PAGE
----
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Text only newsletter stories Issue 8 Vl. 4


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Headline: Choose The Right Paint Finish

It can be intimidating to stand in front of the paint swatches at the paint or hardware store and try to make a decision. Picking a color can be difficult enough—and then you have to choose the finish. Choosing the color is up to you, but here’s a simple guide to choosing the correct finish for your project.

High Gloss
High gloss paint has the most sheen, and will be the most durable. That durability is best suited for the kitchen, on surfaces like cabinets, door frames, and window trim. It’s best to avoid using high gloss on walls, because it will be too reflective.

Semi-Gloss
It’s not as shiny as high gloss, but it’s still great for kitchens and bathrooms, because the sheen protects from drips, splatters, and other moisture.

Satin
Satin has a velvet-like look, but is still a durable finish, and works best in high-traffic areas. Be careful when applying, because satin paint will reveal sloppy brush strokes.

Eggshell and flat
These finishes have the least amount of sheen, and are the least durable. They’re great for hiding imperfections in your walls, but the low durability means they should be avoided if the room is subject to wear and tear from kids or pets. Use these paints in dining rooms, bedrooms, and other low-traffic rooms.


Headline: Five tips for reducing clutter

It doesn’t take much time to go from a perfectly organized room to a cluttered, chaotic mess. Papers pile up on surfaces, coats and bags end up on furniture, shoe boxes and shopping bags get stuffed in the first place you can find. But if you’re proactive, you can avoid the common clutter traps. Here are five ideas for reducing clutter:

 1. Have a place for the things you bring into the house each day: Do what you can do create an easy place to put your outerwear, mail, keys, phone, and the other things you bring home each day. Coat racks, mail holders, and a catch-all basket give you an easy, consistent place to put your everyday items.

 2. Get a basket for once-worn clothes: There are some clothing items that may not need to be washed or put away immediately after one use, like sweaters or denim. These items often end up on the bedroom floor. Instead, put them in a specific basket for items that aren’t yet ready for the laundry room.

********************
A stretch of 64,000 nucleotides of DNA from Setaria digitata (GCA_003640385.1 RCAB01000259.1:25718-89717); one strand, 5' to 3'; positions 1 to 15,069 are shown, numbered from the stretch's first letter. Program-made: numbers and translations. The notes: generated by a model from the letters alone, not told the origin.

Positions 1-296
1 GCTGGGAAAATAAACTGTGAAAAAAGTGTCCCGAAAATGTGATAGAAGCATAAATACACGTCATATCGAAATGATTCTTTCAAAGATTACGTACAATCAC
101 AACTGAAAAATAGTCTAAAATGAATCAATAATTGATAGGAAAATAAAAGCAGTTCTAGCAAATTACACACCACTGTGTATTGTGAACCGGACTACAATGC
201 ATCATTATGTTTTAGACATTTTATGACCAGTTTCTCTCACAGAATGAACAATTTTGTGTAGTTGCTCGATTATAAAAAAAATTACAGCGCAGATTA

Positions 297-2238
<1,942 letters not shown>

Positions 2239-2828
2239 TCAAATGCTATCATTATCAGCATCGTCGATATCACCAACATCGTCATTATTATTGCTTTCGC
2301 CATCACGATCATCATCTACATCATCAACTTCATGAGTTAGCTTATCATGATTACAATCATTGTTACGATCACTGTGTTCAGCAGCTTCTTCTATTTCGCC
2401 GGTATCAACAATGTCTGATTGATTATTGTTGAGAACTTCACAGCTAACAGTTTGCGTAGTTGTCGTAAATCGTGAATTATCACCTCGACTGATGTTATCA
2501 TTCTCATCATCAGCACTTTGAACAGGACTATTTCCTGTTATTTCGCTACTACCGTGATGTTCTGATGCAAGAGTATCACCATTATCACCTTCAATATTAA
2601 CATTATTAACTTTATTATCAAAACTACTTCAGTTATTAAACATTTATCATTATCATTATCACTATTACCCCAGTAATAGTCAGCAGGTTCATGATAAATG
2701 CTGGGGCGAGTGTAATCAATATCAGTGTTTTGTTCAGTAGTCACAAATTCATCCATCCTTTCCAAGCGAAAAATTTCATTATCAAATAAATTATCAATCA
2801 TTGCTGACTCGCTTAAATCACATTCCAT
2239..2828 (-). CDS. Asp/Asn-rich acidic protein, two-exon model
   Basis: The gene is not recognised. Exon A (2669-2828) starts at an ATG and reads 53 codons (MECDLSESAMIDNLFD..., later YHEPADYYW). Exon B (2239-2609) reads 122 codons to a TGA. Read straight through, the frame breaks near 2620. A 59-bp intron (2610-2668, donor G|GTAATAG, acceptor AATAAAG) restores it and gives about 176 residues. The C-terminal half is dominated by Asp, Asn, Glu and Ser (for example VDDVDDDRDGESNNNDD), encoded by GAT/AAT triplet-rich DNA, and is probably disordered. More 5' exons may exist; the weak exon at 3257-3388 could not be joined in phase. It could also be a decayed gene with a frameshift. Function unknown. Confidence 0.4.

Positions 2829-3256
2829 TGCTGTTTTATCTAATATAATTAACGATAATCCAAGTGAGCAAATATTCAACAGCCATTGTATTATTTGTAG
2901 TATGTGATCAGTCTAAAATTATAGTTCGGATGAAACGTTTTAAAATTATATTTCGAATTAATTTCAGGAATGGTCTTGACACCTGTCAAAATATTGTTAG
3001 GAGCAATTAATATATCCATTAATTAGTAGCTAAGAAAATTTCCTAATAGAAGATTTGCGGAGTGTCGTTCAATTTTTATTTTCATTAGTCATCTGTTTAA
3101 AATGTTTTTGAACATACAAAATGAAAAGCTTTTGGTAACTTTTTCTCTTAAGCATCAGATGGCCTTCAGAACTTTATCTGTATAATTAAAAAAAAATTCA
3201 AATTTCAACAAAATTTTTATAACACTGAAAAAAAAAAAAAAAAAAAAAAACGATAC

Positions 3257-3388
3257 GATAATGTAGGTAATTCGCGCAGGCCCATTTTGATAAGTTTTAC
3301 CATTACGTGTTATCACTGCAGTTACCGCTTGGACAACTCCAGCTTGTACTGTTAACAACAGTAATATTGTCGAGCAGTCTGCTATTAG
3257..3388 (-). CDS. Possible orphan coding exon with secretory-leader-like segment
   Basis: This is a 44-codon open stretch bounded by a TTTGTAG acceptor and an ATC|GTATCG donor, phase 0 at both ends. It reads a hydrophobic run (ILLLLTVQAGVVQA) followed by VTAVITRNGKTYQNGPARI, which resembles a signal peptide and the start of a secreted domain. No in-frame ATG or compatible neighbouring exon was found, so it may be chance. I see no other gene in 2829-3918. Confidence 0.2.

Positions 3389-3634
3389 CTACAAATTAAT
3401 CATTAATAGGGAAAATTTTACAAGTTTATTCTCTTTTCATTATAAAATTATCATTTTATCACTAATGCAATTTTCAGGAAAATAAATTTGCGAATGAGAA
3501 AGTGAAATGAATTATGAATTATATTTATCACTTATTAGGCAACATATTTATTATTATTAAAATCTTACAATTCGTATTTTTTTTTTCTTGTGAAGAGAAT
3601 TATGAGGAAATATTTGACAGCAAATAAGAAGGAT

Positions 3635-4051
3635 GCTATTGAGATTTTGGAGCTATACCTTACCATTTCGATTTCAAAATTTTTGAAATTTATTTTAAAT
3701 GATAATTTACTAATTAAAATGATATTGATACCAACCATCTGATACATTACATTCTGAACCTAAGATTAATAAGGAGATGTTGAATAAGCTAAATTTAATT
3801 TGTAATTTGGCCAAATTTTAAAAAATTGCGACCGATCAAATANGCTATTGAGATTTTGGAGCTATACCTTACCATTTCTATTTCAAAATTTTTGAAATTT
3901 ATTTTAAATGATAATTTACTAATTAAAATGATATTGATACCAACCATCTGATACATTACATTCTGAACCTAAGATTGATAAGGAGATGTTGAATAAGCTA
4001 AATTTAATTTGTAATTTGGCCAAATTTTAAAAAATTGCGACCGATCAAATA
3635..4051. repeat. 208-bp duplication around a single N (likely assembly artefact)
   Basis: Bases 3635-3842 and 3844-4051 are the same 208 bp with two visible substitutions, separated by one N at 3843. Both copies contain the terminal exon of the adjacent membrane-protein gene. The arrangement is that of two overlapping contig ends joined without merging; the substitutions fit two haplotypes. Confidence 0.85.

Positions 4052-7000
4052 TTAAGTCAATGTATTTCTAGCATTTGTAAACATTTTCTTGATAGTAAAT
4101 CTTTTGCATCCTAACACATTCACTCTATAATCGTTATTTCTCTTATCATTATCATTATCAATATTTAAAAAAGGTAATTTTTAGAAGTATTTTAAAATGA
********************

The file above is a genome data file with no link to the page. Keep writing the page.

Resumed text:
3. Keep kitchen tools off the counter: It’s really easy to let items pile up on the kitchen counters, and all that clutter can be frustrating when it’s ready to make a meal. To reduce clutter, use wall racks to keep cooking utensils off the counter.

 4. Designate a no-clutter zone: This one’s simple. Simply choose an important surface or space (like a coffee table), clear it of clutter, and focus on keeping that one area totally organized.

 5. Keep the dining room table set: Not only is a set table pleasant to the eye, but it also makes it nearly impossible for the table to gather clutter. Thanks to the plates and silverware, there’s no room for your junk mail.


Headline: Does home staging make a difference?

It seems to be universally accepted that home staging will help your home sell faster or for the best price—it’s been the common practice in the real estate business for a long time, and on the surface it seems like a no-brainer. Of course potential buyers will be more interested if a home is properly decorated, right?

That’s not necessarily true, according to a recent academic study. The study surveyed 820 homebuyers by showing them one of six virtual tours of the same property. In some instances the home was decorated with traditional furniture and color schemes, while in others more eccentric furniture and colors were used. In other tours there was no furniture at all, just empty rooms.

The overall results of the study were that staging is unlikely to increase a home’s sale price, and that staging isn’t quite as important as everyone believes.

Of course, real estate trends vary greatly from market to market. If you have questions about staging, talk to your trusted real estate professional.


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